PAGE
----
I feel qualified to write about this topic, because getting caught in a rewrite loop is my Achilles heel. I will hang onto a screenplay until it’s wrenched from my bloody fingers. If anyone gives me a note, I feel compelled to implement it. They must know better than me, right?
Here are five signs you need to let that old chestnut rest, and write something new.
1) Every time you try to work on it you feel like throwing up. And not from excitement.
You have dragged this old nag around the ring several times, restructured, changed characters, and it’s still not working. You dread opening up the file. The words are so familiar that you can’t even read them anymore—they just swim before your eyes. Yet you keep changing it and changing it and…
Yes, changing it some more. This feeling of nausea is not the kind you get when you are trying something new, or stepping out of your comfort zone. No, this is the sick feeling of repetition, running in place, wasting time.
Close the file, think about what you’ve learned from this project and move on. It hasn’t been a waste of time, but a learning opportunity. What pearls of wisdom can you take with you to your next script?
2) You’ve sent it out to everyone you (and your agent) can think of and nothing’s happened.
Still, you believe if you just made a few changes, they’d respond differently. Like actually call you back. Silence is a very big piece of feedback. Even if you get someone on the phone and they tell you WHY they passed, their reason will probably not be the whole truth. They want to stay friends with you so when you write your next project (the one that actually works!) you will sell it to them.
Don’t chase people. It’s a waste of time. Unless someone gives you a reason that really seems true, and they say they’d be interested if specific changes were made, it’s probably not worth your time. Most likely, they would have bought the script the first time around if they were truly interested.
3) You insist on rewriting it over and over because it’s not “perfect.”
Guess what. It never will be. You’re clinging because you’re afraid of sending it out, of being rejected, or of admitting you’ve “wasted” time. All this fear is a form of resistance.
This is my personal favorite. I keep thinking the more I work on the project, the better the script will be. Not true. I now believe there is a threshold of “awesomeness” that every script has. Once you reach this peak, most of the changes you are making on your own are probably lateral moves. It’s still the same basic story, with the same protagonist and themes. If you completely reboot something, that’s different. But tweaking here and there will not substantially change the marketability of the project.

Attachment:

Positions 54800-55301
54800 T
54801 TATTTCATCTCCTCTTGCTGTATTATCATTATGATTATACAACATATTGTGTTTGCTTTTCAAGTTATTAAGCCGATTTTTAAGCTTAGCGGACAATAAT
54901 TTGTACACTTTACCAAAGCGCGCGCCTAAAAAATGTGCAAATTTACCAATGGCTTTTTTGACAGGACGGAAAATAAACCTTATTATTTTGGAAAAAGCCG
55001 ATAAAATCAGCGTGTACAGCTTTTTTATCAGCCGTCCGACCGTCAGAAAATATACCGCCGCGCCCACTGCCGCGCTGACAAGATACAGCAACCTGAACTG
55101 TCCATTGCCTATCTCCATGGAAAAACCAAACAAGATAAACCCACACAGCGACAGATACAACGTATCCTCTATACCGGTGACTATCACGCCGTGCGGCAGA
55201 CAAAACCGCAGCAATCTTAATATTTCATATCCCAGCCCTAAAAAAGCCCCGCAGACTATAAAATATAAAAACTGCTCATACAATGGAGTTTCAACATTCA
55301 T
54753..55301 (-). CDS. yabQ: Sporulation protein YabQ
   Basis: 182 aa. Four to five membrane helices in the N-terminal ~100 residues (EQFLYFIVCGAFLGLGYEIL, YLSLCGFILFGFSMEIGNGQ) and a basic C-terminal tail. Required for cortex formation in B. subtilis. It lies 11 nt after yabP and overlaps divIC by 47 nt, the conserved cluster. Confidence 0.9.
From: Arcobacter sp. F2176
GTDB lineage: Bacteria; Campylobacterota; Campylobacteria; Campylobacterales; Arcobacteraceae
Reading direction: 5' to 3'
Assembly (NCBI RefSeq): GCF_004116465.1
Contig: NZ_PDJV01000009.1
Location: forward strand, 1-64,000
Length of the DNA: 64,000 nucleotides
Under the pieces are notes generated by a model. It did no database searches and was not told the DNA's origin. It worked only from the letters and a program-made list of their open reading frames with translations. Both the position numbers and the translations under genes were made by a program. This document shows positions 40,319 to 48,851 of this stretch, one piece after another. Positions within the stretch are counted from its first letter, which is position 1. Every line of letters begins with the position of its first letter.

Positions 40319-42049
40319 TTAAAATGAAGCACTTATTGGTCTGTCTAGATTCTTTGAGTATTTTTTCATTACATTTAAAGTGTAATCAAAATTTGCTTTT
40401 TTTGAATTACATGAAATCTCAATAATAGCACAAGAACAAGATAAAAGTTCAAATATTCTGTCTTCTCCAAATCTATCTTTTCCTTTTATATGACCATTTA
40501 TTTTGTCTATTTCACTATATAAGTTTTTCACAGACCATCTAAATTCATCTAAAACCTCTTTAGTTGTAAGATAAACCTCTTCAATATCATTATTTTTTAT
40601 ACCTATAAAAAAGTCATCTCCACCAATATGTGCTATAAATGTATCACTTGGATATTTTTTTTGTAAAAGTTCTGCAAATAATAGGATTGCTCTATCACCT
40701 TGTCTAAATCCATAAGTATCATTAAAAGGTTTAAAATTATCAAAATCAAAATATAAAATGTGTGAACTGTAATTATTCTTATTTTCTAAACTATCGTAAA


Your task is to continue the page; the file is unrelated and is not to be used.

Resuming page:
Leonardo Da Vinci said, “Art is never finished, only abandoned.” You could conceivably dress up this orange pony until the cows come home.
It’ll still be an orange pony.
4) You’ve been working on it to the exclusion of all other projects for more than two years.
Working on a script for more than two years is not unusual. However, if you've been working on this script for two years, and have not been developing any other ideas, it might be time to let that script go. If you think it’s good, send it out-- to a contest, agents, producers. If it’s bad, put it in a drawer and chalk it up as a learning experience. While you're rewriting, you should always be working on your next project. Outlining/pitching/researching etc. You need to have more than one ball in the air… Otherwise it’s very difficult to forge a career that lasts. Most professional screenwriters have a ton of abandoned projects. It’s just part of the creative process. Again, what wisdom have you gained from this script? What fatal disease infected your horse, and how can you avoid this malady in the future?
Sorry, but I’m loving belaboring the horse metaphor.
5) Your script doesn’t have a strong enough hook. And deep down, you know it never will.
This is probably the single most common reason people should give up on a screenplay. There is no central conceit or conflict or character that holds our attention. And no matter how much you pussyfoot around this fact, it’ll never change. The central nugget of the story is just not compelling or original enough.
Some ideas are good, and some are bad. Most fantastic writers have worked on dog projects. Not everything is a chunk of gold, some are made of coal and worse. Be proud of yourself for trying this idea and learning something about what makes a good movie.
Once you’ve slaved and slaved over a bad idea, you pay a lot more attention to the “concept” of your next one. This is probably the single most important part of the creative process. Does the idea have enough juice, enough humanity, enough genuinely engaging conflict and originality to pull a viewer in?
If it’s a generic idea, it’ll be a generic script.
In conclusion, veterinary students, abandoning a project is not failing. It’s just part of the creative process. Not every idea will work. One of the reasons Pixar is so successful is that they are not afraid to face the music and reboot or bail on a project when necessary.
Work hard on each script. Work smart. Know when you’ve got something and when you don’t, no matter how hard you’re trying.
Most importantly, trust your INSTINCTS.
We all know when our horses are dead. It’s just really hard to bury them.